Green River Digitization at the UCM

Posted by Lindsay Walker, Oct. 31, 2014

If you’ve been following the Fossil Insect Collaborative through social media or as a participant in the digitization project, chances are you’ve seen examples of the specimens being imaged at the University of Colorado Museum of Natural History (UCM). Since January, this has included a constant stream of compression fossils—largely flies, beetles, and wasps, among others. But how, exactly, did this seemingly endless source of fossil insects end up at the Museum? The answer lies in the ambition of one citizen scientist dedicated to the fossil insects of Colorado’s Green River Formation. From 2004 to 2011, David Kohls of Battlement Mesa, CO single-handedly amassed thousands of fossil insects for the UCM. Specifically, he donated at least 150,000 individual specimens from 18 Green River localities, or 5,500 to 8,200 individual shale samples—trimmed and ready for accession—per field season during his active collecting years. Including previous donations to the Smithsonian Institution, David estimates he has contributed at least 225,000 individual specimens to these museums since he began collecting in 1991. In contrast to many historic collections, the collections he made were not produced by high-grading “prized” specimens, but by collecting every fossil found. As a result, these collections represent systematically acquired samples of fossil insect assemblages, making them suitable for paleoecological and taphonomic studies.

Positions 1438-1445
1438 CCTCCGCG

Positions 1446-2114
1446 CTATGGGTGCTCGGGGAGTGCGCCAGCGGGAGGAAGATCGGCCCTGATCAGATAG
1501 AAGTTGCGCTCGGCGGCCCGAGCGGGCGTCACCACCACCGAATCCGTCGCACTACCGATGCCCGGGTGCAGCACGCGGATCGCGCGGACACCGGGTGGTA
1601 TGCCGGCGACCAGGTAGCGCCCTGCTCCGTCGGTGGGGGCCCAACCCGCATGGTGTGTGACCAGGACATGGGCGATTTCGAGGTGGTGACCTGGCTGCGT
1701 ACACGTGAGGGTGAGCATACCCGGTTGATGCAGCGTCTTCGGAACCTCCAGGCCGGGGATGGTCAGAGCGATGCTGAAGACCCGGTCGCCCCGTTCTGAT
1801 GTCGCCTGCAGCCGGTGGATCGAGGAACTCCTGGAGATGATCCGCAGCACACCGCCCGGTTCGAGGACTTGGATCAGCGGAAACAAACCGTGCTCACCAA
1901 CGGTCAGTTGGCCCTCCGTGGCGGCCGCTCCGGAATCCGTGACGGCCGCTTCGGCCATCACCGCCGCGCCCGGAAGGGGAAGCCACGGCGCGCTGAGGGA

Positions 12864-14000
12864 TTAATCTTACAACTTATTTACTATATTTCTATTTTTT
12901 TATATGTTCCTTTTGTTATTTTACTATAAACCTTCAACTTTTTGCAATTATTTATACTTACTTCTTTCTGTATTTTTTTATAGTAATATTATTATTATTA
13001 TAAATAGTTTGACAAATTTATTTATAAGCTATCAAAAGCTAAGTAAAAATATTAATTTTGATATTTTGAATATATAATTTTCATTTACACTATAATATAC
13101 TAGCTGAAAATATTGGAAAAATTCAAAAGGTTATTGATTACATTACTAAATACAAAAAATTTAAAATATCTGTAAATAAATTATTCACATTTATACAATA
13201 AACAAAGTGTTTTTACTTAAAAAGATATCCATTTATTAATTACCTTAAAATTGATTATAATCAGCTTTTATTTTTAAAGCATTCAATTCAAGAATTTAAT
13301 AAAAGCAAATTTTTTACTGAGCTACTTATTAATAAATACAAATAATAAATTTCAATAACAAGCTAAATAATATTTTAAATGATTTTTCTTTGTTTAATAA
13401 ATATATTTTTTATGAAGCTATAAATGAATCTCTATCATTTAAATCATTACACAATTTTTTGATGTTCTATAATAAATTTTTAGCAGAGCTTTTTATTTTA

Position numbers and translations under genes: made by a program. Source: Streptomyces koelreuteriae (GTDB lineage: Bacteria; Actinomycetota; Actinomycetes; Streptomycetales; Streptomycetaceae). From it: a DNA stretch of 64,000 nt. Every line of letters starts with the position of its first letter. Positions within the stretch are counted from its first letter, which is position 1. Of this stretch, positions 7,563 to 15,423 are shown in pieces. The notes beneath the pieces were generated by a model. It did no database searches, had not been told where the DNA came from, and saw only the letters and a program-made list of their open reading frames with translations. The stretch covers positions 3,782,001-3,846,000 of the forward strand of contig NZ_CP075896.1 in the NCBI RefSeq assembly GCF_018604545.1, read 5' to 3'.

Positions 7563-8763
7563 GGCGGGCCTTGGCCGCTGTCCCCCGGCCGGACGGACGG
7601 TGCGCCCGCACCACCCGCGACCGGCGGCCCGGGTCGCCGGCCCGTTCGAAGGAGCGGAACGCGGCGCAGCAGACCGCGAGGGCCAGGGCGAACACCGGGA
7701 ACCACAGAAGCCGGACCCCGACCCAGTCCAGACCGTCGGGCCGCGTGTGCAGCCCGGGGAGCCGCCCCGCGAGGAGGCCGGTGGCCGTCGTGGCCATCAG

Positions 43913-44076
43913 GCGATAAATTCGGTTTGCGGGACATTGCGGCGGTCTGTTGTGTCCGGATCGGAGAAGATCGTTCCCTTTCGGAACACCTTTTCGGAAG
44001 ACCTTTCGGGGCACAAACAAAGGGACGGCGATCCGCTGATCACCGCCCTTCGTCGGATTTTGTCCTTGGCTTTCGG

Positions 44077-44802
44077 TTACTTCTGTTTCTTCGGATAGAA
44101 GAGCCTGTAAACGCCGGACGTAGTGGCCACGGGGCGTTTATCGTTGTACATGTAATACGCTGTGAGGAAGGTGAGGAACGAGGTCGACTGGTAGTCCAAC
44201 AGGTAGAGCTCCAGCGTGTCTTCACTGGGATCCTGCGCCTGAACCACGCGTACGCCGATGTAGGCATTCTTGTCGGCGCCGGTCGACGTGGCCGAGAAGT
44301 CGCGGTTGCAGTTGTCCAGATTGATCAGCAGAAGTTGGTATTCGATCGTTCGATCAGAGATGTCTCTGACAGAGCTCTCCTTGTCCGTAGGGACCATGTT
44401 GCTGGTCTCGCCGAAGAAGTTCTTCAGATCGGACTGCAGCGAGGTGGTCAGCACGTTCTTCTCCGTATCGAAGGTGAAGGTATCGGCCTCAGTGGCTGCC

David Kohls

David Kohls at a Green River fossil locality. This fall, UCM Invertebrate Paleontology visited with him and shared news about progress made in imaging the fossils he collected.

To say these collections keep UCM’s Invertebrate Paleontology staff “busy” is an understatement. Students, faculty, and staff interact with Green River specimens on a daily basis through curation, digitization, and research. In turn, these collections have provided valuable career training for graduate and undergraduate students in geology, biology, environmental studies, anthropology, communications, and museum studies. Even a decade after David’s first donation to the Museum, boxes of Green River fossils are still being unpacked and added to the curation and digitization queues. At a time when funding for field programs is limited, contributions such as David’s to developing research-quality collections are truly invaluable. In recognition of his commitment to Green River paleontology and responsible fossil collecting, David received The Paleontological Society’s Harrell L. Strimple Award in 2009.    
Students help unpack, identify, curate, digitize, and organize Green River specimens at UCM. As the collections are curated, the specimens are also being incorporated into student research projects. However, it is only through digitization efforts that professionals and the public alike can easily access these specimens. At the end of October, UCM Invertebrate Paleontology will be 10 months into the arduous task of imaging the Green River fossil insect collections. The hope is that, ultimately, David—in addition to anyone else with a passion for paleoentomology—will be able to digitally visit every fossil he collected through UCM’s online database. For now, examples of Green River fossil insects can be viewed in the new image gallery, with many more coming soon to  
Green River Formation

The Green River Formation is visible when driving along I-70 through western Colorado. The formation also occurs in Wyoming and Utah as the rock layers in these cliffs were deposited as part of an extensive lake system ~50 million years ago.